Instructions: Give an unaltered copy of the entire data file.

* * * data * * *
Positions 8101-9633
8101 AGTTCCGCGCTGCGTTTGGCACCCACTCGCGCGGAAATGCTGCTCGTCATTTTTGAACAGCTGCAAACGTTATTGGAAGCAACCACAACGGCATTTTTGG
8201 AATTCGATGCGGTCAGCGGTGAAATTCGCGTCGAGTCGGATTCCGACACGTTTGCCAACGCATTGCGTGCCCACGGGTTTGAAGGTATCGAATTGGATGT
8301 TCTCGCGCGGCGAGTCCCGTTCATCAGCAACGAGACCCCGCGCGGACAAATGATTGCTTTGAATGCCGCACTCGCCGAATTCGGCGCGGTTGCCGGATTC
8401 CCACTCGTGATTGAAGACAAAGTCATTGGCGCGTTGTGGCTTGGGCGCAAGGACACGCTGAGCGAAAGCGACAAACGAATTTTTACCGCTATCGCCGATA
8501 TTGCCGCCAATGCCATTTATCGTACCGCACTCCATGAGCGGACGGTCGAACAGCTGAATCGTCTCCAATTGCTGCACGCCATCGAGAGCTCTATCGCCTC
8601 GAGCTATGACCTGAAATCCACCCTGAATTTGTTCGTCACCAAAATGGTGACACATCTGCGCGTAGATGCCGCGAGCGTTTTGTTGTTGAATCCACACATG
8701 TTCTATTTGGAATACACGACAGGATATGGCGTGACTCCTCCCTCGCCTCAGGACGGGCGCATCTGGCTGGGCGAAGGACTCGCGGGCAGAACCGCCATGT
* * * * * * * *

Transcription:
Positions 8101-9633
8101 AGTTCCGCGCTGCGTTTGGCACCCACTCGCGCGGAAATGCTGCTCGTCATTTTTGAACAGCTGCAAACGTTATTGGAAGCAACCACAACGGCATTTTTGG
8201 AATTCGATGCGGTCAGCGGTGAAATTCGCGTCGAGTCGGATTCCGACACGTTTGCCAACGCATTGCGTGCCCACGGGTTTGAAGGTATCGAATTGGATGT
8301 TCTCGCGCGGCGAGTCCCGTTCATCAGCAACGAGACCCCGCGCGGACAAATGATTGCTTTGAATGCCGCACTCGCCGAATTCGGCGCGGTTGCCGGATTC
8401 CCACTCGTGATTGAAGACAAAGTCATTGGCGCGTTGTGGCTTGGGCGCAAGGACACGCTGAGCGAAAGCGACAAACGAATTTTTACCGCTATCGCCGATA
8501 TTGCCGCCAATGCCATTTATCGTACCGCACTCCATGAGCGGACGGTCGAACAGCTGAATCGTCTCCAATTGCTGCACGCCATCGAGAGCTCTATCGCCTC
8601 GAGCTATGACCTGAAATCCACCCTGAATTTGTTCGTCACCAAAATGGTGACACATCTGCGCGTAGATGCCGCGAGCGTTTTGTTGTTGAATCCACACATG
8701 TTCTATTTGGAATACACGACAGGATATGGCGTGACTCCTCCCTCGCCTCAGGACGGGCGCATCTGGCTGGGCGAAGGACTCGCGGGCAGAACCGCCATGT